Are you a plotter or a panzer?
I am a pantser, but I have sticky notes all over my notebook and comments all over my documents that guide me. I find outlines stifle the creative process. I am planning on writing a memoir in the near future, and for that, I will probably prefer the organization of an outline.

Do you use real events or persons in your stories or as an inspiration for stories?
My characters are never replicas of real people, but they almost always have adopted characteristics from real people that I’ve met. For example, Morgan, one of the men in Behind Picket Fences, was modeled after someone I know and don’t particularly care for. With his inferiority complex and depreciating tendencies, you’ll find that readers won’t like him too much. Hassan, on the other hand, also adopted characteristics from real people. Despite his faults, readers will probably have increased compassion for him.

Do you set daily writing goals? Word count? Number of chapters? Do you get a chance to write every day?

My writing goal is to write for about two hours per day. Somedays that means quite a few pages, other days, it means staring at a blank page for an hour and a half and writing only one page.

What do you hope your writing brings to readers?

I hope that my books teach people a bit about forgiveness and love. I hope that my characters—the ones who seem at first glance to be irredeemable—will, thorough their humanity, arouse a sense of compassion from my readers. I also hope that my books will teach people that, despite our different colors and religions, we all yearn for the same things: love and compassion. I hope that my readers will learn a bit about what it means to be Arab American, and begin to feel that reading about Muslim characters is just as normal as reading about characters who are Christian, Jewish, Buddhist, agnostic, atheist, or anything else.

What long-term plans do you have for your career?

I’ve finished my third novel and hoping to find an agent for it. During November, I wrote the bulk of novel number four, and am currently finishing up the first draft. I hope to continue writing fiction, maybe with a memoir thrown in there somewhere along the way.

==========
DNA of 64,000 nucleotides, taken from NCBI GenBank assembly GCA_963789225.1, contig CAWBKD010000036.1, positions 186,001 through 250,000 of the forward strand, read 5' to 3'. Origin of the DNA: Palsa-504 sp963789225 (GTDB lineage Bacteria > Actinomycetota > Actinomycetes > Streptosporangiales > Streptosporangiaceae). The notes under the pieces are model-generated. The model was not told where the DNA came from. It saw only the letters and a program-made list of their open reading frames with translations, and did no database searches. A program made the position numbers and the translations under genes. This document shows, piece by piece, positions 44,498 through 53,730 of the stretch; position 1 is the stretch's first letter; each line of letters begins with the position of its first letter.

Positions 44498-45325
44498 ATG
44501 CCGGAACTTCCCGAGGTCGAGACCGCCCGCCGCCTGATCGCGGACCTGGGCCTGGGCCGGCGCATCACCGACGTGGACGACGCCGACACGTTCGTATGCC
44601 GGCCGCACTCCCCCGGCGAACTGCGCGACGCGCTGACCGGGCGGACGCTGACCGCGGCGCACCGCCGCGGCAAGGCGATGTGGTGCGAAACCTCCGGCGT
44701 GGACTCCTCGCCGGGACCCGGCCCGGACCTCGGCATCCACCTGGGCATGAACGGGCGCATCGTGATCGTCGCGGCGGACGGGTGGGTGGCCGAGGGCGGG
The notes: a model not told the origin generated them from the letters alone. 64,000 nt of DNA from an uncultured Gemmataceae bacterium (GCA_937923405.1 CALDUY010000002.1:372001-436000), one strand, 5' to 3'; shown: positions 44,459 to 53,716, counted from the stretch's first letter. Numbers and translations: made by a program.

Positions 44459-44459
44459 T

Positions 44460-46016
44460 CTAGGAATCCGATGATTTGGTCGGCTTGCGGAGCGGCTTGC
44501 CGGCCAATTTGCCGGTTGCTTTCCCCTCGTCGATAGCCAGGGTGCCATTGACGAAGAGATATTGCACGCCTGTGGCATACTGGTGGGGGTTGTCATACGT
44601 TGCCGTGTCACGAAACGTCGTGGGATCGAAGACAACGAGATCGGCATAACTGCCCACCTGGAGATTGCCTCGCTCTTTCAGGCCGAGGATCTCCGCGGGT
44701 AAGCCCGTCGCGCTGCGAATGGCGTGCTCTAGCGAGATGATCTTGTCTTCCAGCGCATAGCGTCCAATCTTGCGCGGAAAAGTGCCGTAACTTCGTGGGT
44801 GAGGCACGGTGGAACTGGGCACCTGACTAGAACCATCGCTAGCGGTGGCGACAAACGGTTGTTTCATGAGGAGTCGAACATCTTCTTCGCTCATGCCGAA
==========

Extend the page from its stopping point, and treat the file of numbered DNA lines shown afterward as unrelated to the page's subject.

What advice would you give to unpublished authors?
OWN it! I don’t mean the pieces of writing that you produce, but your craft. Once you start calling yourself a writer, you start taking your writing career seriously; until you take it seriously, no one else will.

Share a fun fact readers wouldn’t know about you.

I hate my handwriting. Weird, right? I mean, you’d think a writer, and one who tends to write with pen and paper rather than on a computer, would have developed handwriting that she’s proud of. But no. I hate it.

Share something about you that would surprise or shock readers.

I tend to be a quiet person, preferring to listen than to talk. I’m not really a trouble maker, never was. But…when I was a senior at Smith, one of my friends and I TP-ed our hallway! My friend was even quieter, more soft-spoken, and even less likely to start trouble than myself! As you can see from the picture, we zigzagged the toilet paper, using tape to secure it all through the hallway. Our other housemates were surprised by the masterpiece that awaited them the following morning when they got up. We cleaned it all up, of course, but it was such fun creating it.

(Thank you for liking this blog post. If you’d like to keep up-to-date with my books and read the first chapter of Behind Picket Fences for free, please click here.)